Use of artificial neural networks for analysis of complex physical systems

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Mathematical models of physical systems are used, among other purposes, to improve our understanding of the behavior of physical systems, predict physical system response, and control the responses of systems. Phenomenological models are frequently used to simulate system behavior, but an alternative is available - the artificial neural network (ANN). The ANN is an inductive, or data-based model for the simulation of input/output mappings. The ANN can be used in numerous frameworks to simulate physical system behavior. ANNs require training data to learn patterns of input/output behavior, and once trained, they can be used to simulate system behavior within the ... continued below

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21 p.

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Benjamin, A.; Altman, B.; O`Gorman, C.; Rodeman, R. & Paez, T.L. December 31, 1996.

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This article is part of the collection entitled: Office of Scientific & Technical Information Technical Reports and was provided by UNT Libraries Government Documents Department to Digital Library, a digital repository hosted by the UNT Libraries. It has been viewed 32 times . More information about this article can be viewed below.

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  • Sandia National Laboratories
    Publisher Info: Sandia National Labs., Albuquerque, NM (United States)
    Place of Publication: Albuquerque, New Mexico

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Description

Mathematical models of physical systems are used, among other purposes, to improve our understanding of the behavior of physical systems, predict physical system response, and control the responses of systems. Phenomenological models are frequently used to simulate system behavior, but an alternative is available - the artificial neural network (ANN). The ANN is an inductive, or data-based model for the simulation of input/output mappings. The ANN can be used in numerous frameworks to simulate physical system behavior. ANNs require training data to learn patterns of input/output behavior, and once trained, they can be used to simulate system behavior within the space where they were trained.They do this by interpolating specified inputs among the training inputs to yield outputs that are interpolations of =Ming outputs. The reason for using ANNs for the simulation of system response is that they provide accurate approximations of system behavior and are typically much more efficient than phenomenological models. This efficiency is very important in situations where multiple response computations are required, as in, for example, Monte Carlo analysis of probabilistic system response. This paper describes two frameworks in which we have used ANNs to good advantage in the approximate simulation of the behavior of physical system response. These frameworks are the non-recurrent and recurrent frameworks. It is assumed in these applications that physical experiments have been performed to obtain data characterizing the behavior of a system, or that an accurate finite element model has been run to establish system response. The paper provides brief discussions on the operation of ANNs, the operation of two different types of mechanical systems, and approaches to the solution of some special problems that occur in connection with ANN simulation of physical system response. Numerical examples are presented to demonstrate system simulation with ANNs.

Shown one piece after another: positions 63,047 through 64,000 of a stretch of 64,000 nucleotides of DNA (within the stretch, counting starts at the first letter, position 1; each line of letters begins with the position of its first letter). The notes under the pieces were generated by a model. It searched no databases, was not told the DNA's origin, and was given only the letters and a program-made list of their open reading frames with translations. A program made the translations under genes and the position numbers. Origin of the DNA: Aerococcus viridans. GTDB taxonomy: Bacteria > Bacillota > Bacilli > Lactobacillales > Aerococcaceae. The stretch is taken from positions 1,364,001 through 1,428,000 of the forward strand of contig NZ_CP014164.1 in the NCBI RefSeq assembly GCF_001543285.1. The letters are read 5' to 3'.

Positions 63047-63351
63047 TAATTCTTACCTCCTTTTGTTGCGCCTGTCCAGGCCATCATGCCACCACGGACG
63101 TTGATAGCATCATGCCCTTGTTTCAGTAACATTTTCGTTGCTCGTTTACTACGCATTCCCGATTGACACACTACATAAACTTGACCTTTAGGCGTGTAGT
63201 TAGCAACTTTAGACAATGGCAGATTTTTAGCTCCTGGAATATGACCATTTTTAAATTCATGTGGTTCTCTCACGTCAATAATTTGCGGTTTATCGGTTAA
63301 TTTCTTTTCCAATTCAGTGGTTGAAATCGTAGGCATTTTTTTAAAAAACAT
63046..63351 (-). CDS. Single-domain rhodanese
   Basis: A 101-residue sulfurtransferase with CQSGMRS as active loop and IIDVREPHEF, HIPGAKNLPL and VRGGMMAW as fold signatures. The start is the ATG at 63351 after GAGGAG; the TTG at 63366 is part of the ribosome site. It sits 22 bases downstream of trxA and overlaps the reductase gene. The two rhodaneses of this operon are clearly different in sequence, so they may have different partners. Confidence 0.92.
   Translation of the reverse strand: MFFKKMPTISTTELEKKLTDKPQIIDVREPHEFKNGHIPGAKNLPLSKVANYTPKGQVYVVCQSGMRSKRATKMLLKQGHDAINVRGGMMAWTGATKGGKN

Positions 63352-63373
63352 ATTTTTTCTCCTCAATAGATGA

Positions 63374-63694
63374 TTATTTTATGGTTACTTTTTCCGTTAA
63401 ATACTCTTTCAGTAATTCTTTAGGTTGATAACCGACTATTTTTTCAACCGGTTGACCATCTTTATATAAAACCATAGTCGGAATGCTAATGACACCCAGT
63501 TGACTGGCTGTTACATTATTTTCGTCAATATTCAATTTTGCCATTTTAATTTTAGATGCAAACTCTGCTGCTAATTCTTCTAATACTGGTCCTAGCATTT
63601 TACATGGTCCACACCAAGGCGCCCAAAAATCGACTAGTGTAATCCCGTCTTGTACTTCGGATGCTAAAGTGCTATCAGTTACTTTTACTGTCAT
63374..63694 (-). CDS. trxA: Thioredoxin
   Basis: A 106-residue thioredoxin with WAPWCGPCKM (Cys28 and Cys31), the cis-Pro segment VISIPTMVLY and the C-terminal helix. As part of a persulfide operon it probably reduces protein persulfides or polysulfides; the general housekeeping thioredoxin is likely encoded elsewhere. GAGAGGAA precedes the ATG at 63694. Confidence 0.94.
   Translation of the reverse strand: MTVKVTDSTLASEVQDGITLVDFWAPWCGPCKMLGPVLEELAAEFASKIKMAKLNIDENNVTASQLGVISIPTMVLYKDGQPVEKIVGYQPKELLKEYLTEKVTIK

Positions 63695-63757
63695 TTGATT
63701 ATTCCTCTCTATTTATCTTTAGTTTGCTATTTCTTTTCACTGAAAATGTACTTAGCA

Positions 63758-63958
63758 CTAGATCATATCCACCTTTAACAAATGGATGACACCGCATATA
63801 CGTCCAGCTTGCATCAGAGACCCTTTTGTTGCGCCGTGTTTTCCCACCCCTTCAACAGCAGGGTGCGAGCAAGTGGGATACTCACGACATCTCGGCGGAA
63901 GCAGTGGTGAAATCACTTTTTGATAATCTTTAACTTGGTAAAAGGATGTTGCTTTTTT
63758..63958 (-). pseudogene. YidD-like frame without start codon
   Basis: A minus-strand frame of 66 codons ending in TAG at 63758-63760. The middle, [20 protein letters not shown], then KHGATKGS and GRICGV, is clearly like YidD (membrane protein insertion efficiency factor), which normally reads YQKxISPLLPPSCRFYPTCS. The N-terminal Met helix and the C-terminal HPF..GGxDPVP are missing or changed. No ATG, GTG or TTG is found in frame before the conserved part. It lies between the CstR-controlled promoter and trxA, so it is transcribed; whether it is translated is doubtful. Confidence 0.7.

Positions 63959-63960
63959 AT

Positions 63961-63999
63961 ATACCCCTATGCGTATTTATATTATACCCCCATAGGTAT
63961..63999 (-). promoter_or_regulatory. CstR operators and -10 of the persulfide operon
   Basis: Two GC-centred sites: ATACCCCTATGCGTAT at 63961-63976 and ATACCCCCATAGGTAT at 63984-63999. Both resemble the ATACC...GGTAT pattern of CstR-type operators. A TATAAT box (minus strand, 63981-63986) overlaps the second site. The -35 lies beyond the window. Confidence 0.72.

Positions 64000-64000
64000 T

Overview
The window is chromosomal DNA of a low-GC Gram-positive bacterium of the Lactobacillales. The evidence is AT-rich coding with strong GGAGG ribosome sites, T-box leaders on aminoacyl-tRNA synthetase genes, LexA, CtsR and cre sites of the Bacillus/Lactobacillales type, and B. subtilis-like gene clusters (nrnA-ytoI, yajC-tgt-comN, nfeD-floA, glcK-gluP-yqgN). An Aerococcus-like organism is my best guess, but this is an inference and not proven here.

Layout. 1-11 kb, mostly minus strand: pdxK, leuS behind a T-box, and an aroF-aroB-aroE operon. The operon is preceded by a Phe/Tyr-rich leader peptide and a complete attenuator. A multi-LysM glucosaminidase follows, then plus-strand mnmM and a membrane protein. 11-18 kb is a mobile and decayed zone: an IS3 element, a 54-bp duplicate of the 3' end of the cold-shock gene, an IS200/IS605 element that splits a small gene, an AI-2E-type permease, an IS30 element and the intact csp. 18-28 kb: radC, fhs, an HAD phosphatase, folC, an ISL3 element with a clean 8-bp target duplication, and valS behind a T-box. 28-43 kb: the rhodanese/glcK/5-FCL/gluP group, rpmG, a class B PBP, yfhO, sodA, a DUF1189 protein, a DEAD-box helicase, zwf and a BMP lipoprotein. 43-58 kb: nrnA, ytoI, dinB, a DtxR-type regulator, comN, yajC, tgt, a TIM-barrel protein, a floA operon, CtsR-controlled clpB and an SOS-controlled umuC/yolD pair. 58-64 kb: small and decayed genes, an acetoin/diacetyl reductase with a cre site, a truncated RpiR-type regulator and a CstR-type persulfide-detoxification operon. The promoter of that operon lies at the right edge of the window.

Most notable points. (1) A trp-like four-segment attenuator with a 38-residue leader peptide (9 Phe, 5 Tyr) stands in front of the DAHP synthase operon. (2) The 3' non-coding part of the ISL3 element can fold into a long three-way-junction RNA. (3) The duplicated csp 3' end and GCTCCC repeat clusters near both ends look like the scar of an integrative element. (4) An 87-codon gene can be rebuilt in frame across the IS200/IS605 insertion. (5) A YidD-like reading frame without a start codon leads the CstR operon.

Physical Description

21 p.

Notes

OSTI as DE96014025

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  • 30. annual Hawaii international conference on system sciences, Wailea, HI (United States), 7-10 Jan 1997

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  • Other: DE96014025
  • Report No.: SAND--96-1861C
  • Report No.: CONF-970112--2
  • Grant Number: AC04-94AL85000
  • Office of Scientific & Technical Information Report Number: 434369
  • Archival Resource Key: ark:/67531/metadc683142

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  • December 31, 1996

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  • July 25, 2015, 2:20 a.m.

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  • April 14, 2016, 9:08 p.m.

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Benjamin, A.; Altman, B.; O`Gorman, C.; Rodeman, R. & Paez, T.L. Use of artificial neural networks for analysis of complex physical systems, article, December 31, 1996; Albuquerque, New Mexico. (digital.library.unt.edu/ark:/67531/metadc683142/: accessed November 19, 2018), University of North Texas Libraries, Digital Library, digital.library.unt.edu; crediting UNT Libraries Government Documents Department.